Over time, everything breaks down. Our bones are no exception. As teeth are removed or fall out, the bone is no longer used, resulting in a weakened jaw and bone loss. This makes it difficult to smile, chew and do other things we often take for granted. Fortunately, with modern dental technologies, there are multiple ways to replace teeth and bone to prevent bone loss and keep mouths stronger and healthier longer.
Bone replacement procedures can be used to facilitate the replacement any number of missing teeth. There are several bone replacement procedures, including:
If you want to replace missing teeth you will need to insert dental implants. If there has already been significant bone loss, it may be necessary to have a bone graft (sometimes mistakenly called a "bone graph").
A bone graft adds bone material to the jawbone so the implant will bond to the bone and be stabilized. There are four types of bone grafts, including:
Generally, autografts are the best procedures for bone replacement because they use your own bone material, which your body recognizes and can easily transform into the bone you need.
Allografts and xenografts can also turn into natural bone, but the testing to find a match is time-consuming and doesn't always work. Alloplastic bone grafts won't necessarily replace the bone, so some people are hesitant to use it in place of the other, naturally occurring options.
Bone loss begins the moment a tooth is removed. The best way to prevent bone loss is to replace the bone and insert a dental implant immediately. Dental implants are the most effective way of preventing bone loss because they use the bones that build muscle and give the bone no chance to disintegrate.
Although bridges can also replace missing teeth, implants are a less-invasive bone replacement procedure. Bridges generally harm the neighboring teeth as they are inserted and then require the other teeth to support them, often resulting in root canals. On the other hand, implants are inserted beneath the gum line, without disturbing other teeth. Dental implants then fuse with the bone, keeping the bone strong and preventing further bone loss.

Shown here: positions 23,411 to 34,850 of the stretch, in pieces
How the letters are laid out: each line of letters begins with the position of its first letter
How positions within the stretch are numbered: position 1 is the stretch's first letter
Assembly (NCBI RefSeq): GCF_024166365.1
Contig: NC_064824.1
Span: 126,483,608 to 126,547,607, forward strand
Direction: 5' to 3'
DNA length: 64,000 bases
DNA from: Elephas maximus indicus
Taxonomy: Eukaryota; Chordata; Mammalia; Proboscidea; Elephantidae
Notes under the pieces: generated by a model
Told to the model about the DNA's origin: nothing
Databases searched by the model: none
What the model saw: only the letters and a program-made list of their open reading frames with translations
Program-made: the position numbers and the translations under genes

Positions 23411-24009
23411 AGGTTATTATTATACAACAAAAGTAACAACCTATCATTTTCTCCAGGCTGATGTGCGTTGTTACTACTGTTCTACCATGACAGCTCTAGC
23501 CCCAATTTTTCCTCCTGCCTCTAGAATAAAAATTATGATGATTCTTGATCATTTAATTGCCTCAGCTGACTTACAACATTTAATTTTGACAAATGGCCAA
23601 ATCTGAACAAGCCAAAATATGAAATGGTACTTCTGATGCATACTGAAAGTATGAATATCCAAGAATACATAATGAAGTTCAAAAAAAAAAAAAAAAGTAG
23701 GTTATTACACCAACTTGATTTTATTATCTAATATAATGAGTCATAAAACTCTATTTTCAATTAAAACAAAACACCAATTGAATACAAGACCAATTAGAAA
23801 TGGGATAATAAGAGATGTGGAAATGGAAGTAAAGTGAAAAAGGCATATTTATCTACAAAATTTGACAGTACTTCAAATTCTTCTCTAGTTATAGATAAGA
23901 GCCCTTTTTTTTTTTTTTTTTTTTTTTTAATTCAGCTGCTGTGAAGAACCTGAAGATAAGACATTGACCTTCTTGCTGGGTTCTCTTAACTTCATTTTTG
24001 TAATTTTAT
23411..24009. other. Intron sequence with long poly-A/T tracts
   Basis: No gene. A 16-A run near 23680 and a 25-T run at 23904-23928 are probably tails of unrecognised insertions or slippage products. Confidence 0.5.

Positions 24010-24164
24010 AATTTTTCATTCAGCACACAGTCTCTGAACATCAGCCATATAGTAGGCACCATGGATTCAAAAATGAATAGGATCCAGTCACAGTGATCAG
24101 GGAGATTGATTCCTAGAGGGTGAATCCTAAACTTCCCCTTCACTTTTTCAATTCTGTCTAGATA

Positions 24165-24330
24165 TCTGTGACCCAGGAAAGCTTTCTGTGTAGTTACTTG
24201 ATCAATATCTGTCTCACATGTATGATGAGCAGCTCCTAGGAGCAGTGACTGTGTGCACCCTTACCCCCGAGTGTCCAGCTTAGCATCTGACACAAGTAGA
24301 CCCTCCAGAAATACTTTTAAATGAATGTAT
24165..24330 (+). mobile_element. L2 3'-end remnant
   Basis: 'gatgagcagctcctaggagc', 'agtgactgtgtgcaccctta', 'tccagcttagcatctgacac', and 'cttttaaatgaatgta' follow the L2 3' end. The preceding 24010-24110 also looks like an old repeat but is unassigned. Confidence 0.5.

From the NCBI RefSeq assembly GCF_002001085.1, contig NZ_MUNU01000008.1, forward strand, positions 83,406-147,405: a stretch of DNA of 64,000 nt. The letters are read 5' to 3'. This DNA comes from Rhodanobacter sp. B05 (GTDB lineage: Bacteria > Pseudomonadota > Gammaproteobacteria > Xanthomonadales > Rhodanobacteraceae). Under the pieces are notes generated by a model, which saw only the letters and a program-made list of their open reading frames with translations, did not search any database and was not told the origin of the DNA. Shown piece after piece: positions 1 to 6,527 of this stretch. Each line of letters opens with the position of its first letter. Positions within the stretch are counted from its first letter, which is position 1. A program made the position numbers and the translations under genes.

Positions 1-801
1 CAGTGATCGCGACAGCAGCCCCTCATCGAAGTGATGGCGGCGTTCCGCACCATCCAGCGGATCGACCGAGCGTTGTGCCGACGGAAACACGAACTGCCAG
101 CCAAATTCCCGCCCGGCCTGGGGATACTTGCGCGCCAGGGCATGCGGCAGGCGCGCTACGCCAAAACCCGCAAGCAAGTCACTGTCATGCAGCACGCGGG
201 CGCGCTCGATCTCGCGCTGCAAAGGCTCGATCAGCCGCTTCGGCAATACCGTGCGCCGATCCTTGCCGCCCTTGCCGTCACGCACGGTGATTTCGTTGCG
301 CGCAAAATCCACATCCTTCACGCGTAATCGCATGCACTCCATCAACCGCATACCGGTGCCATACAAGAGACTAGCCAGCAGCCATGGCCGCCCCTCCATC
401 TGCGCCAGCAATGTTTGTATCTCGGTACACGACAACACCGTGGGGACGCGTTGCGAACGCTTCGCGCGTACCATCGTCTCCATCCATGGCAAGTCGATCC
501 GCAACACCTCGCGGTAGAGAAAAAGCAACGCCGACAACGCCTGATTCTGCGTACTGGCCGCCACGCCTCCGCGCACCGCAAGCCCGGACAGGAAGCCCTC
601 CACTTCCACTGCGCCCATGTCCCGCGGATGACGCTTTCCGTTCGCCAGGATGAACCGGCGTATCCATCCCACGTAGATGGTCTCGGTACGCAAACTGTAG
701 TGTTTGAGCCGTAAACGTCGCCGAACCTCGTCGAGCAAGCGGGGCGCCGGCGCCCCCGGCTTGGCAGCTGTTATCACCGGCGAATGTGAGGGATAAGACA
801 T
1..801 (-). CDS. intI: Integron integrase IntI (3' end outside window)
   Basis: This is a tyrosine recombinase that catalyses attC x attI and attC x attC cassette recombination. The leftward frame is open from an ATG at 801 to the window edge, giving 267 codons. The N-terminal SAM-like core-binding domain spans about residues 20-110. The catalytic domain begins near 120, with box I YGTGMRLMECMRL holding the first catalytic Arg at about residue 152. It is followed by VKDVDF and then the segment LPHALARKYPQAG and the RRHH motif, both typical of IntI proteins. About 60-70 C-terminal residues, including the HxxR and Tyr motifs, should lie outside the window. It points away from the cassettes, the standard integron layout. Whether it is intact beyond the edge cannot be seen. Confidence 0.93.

Implants are just as easy to clean as your natural teeth and are minimally invasive, meaning they don't rely on the other teeth, like natural teeth. In short, implants mimic your natural teeth in the way they look, feel and work.
However, the dental implant process can be expensive, especially if bone grafts are necessary. Just like bridges, these bone replacement techniques are not completely effective and may need to be performed more than once to find a match that works.
Amin, Ramsey A. (2006). Use of Bone Replacement in Implant Procedures. Retrieved April 11, 2008, from the Ramsey A. Amin, D.D.S Web site.
Enexus, Inc (2001). Bone Grafting. Retrieved April 11, 2008, from the World Center for Dental Implantology Web site.
Obando, Dr. Luis G. (2006). Dental Treatments. Retrieved April 12, 2008, from the Dr. Luis G. Obanda A. Web site.
Tooth Implant Centre (n.d.). Tooth Replacement With Dental Implants. Retrieved April 12, 2008, from the Dental Implant Centre Web site.
information on health-related topics, not medical advice, diagnosis or
treatment recommendations. Please consult your physician if you have questions